Add better protection to cloud plugins

As a Roblox developer, it is currently very difficult to protect source code of my plugins when Roblox installs them onto the person’s machine

I’ve already mentioned how easy it is to steal and reupload plugins on my Twitter account, but I’ll reiterate it here.

All plugins are saved to /{USER_ID}/InstalledPlugins/.... These files do not have the source code of the plugin precompiled or protected at all. The use of the folder is also used to save settings but I’ve stated why that’s a problem as well when it comes to switching between machines.

A bad actor can simply place the RBXM into their workspace, then reupload it to Roblox. This extends to how bad the moderation is when it comes to asset protection but that’s neither here nor there.

The bad actor can also hide malicious code inside the plugin when reuploading it, again, thats for another thread.

The easiest way to protect against this would be to have the model files of each plugin get downloaded from Roblox when Studio starts, instead of having them hard-installed. This has already been proven to be viable as this is what Studio does when TryInstallPlugin() is called.

If Roblox were to address this issue it would improve my development experience as I’d have the peace of mind knowing my paid plugins aren’t being stolen and losing me money.


Security through obscurity is hardly security at all – the only way to truly secure a plugin’s source code would be to have it run on Roblox’s servers. Anything that exists on the client - even just in active memory - should always be assumed to be compromised.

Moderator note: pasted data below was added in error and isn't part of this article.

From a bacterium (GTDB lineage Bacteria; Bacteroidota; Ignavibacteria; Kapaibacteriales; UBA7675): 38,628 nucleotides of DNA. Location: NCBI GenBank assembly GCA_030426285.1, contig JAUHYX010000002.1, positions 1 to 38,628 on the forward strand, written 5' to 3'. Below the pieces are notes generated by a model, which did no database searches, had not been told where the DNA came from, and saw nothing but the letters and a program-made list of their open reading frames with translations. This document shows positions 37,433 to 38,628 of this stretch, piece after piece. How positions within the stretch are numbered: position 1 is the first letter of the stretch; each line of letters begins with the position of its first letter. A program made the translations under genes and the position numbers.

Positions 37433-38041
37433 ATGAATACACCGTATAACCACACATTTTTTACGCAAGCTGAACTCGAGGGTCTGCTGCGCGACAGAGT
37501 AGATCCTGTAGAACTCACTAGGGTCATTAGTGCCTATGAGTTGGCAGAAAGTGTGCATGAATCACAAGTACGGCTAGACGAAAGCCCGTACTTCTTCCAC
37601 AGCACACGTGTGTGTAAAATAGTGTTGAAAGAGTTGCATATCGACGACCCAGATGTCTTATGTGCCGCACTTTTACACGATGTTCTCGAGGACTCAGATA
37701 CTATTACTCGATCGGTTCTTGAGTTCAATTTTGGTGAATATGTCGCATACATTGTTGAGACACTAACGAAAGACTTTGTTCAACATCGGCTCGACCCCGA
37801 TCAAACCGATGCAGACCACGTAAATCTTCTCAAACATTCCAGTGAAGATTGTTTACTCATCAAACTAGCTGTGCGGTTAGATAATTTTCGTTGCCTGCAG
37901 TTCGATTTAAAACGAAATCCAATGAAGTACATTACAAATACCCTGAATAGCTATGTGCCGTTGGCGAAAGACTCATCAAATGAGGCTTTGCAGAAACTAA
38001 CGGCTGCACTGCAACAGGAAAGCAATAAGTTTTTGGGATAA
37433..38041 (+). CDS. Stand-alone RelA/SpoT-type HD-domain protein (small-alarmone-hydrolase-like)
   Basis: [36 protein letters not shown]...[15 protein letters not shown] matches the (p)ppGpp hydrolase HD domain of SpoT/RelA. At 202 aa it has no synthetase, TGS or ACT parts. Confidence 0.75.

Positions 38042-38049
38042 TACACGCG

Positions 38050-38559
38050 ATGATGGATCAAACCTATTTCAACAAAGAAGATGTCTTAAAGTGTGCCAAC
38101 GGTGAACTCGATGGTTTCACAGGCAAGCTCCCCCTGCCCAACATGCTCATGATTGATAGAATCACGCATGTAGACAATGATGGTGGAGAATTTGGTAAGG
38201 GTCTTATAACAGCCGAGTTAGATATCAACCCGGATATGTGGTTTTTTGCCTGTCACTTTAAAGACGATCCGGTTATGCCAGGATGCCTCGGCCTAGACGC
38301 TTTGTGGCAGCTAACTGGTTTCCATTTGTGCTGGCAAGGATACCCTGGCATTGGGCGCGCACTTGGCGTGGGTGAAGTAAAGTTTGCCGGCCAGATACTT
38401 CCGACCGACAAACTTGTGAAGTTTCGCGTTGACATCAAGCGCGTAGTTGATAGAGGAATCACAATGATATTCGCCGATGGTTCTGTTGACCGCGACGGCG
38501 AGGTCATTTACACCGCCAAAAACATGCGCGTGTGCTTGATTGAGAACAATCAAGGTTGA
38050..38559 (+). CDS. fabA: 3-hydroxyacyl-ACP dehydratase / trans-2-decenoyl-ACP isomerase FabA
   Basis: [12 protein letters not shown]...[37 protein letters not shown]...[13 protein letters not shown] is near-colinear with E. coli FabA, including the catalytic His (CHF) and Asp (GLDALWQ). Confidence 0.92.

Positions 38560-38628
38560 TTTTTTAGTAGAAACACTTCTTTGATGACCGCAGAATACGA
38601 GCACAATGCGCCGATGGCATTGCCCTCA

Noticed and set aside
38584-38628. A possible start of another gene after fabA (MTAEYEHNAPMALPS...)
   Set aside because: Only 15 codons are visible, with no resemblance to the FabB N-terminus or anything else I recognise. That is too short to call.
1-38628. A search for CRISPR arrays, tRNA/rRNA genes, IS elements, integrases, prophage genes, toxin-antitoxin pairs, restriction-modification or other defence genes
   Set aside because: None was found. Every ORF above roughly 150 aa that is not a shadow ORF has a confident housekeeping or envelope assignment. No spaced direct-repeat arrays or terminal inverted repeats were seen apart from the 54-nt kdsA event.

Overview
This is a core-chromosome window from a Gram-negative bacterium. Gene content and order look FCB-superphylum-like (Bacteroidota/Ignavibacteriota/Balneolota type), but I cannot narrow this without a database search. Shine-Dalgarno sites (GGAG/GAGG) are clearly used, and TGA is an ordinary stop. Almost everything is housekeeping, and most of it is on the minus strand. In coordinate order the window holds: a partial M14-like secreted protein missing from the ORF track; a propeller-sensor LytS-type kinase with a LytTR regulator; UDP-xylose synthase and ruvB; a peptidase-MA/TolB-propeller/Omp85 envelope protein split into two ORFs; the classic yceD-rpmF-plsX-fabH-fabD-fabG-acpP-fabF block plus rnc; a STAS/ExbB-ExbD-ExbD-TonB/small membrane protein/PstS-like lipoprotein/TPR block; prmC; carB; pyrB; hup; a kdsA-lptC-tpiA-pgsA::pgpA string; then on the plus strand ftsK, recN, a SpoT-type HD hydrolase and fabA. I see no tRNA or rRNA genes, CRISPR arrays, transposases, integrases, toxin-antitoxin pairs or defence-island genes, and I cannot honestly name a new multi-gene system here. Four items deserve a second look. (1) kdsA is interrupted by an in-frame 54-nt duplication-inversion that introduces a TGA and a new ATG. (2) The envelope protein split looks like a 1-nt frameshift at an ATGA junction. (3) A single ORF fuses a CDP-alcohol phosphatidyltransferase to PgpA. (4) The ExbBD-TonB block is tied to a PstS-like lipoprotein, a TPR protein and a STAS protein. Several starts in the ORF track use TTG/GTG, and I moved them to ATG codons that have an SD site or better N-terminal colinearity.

Yeah and as a developer I’d like to know what lua code is being executed by the plugins I have installed, otherwise they could make changes to my experience without me realizing it.


There isn’t really a way to stop locally running Luau script logic from being up for grabs because the code needs to be either shipped to the user, or at least the bytecode so the Luau VM can execute it. You can reverse bytecode to source code and annotate it pretty easily.

Ultimately an attacker will be able to grab your source code and reupload it if they are determined enough, and closing the source has the effect that no power user is going to want to run your plugin anyway, which affects how much you can ask for the plugin. (see above) And when your plugin has a high price, you’re more likely to be targeted by more sophisticated abusers like this.

If you want to make a sustainable business, it’s best to focus on making tools/services that have a centralized component that only your business can manage. (e.g. web-based systems, with a free plugin as a client that interacts with that centralized system to provide some value to the user) Power users can audit the client (the plugin) without you losing any business that way, and you don’t need to worry as much about people cloning the plugin (apart from the abuse vector you mention where they inject malicious code).


Server-sided plugin scripts seem to be the only real solution to plugin security.

I’m not an expert on server costs, but it might be viable to have a small/shared-hosted/low-powered server spin up for every person using Studio. Roblox already offers free servers to play experiences, and the developer community is a small subset of the player community.

I noticed you can’t access Studio while Roblox’s servers are down. If I had to guess, they might already be working on server-sided plugin scripts. I would assume you could still have client-sided LocalScripts for things that are ping-sensitive, but the introduction of server-side logic could make stolen plugins obsolete.

For the issue of knowing what changes a plugin is doing to your place, maybe they’ll have moderation similar to what Apple has for the app store. Developers who write malicious plugins have their license revoked.

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For sure! As both a plugin developer and a game developer, I have interests in both knowing what my plugins are doing, but also protecting my own IP (and that of others’ work which I include - this has already caused problems with some collaborations I’ve done)

Ultimately the only real solution I see here is that plugin permissions need to be super beefy before we can consider closing off plugin source code. You should be able to audit and block every single action a plugin takes within your game.

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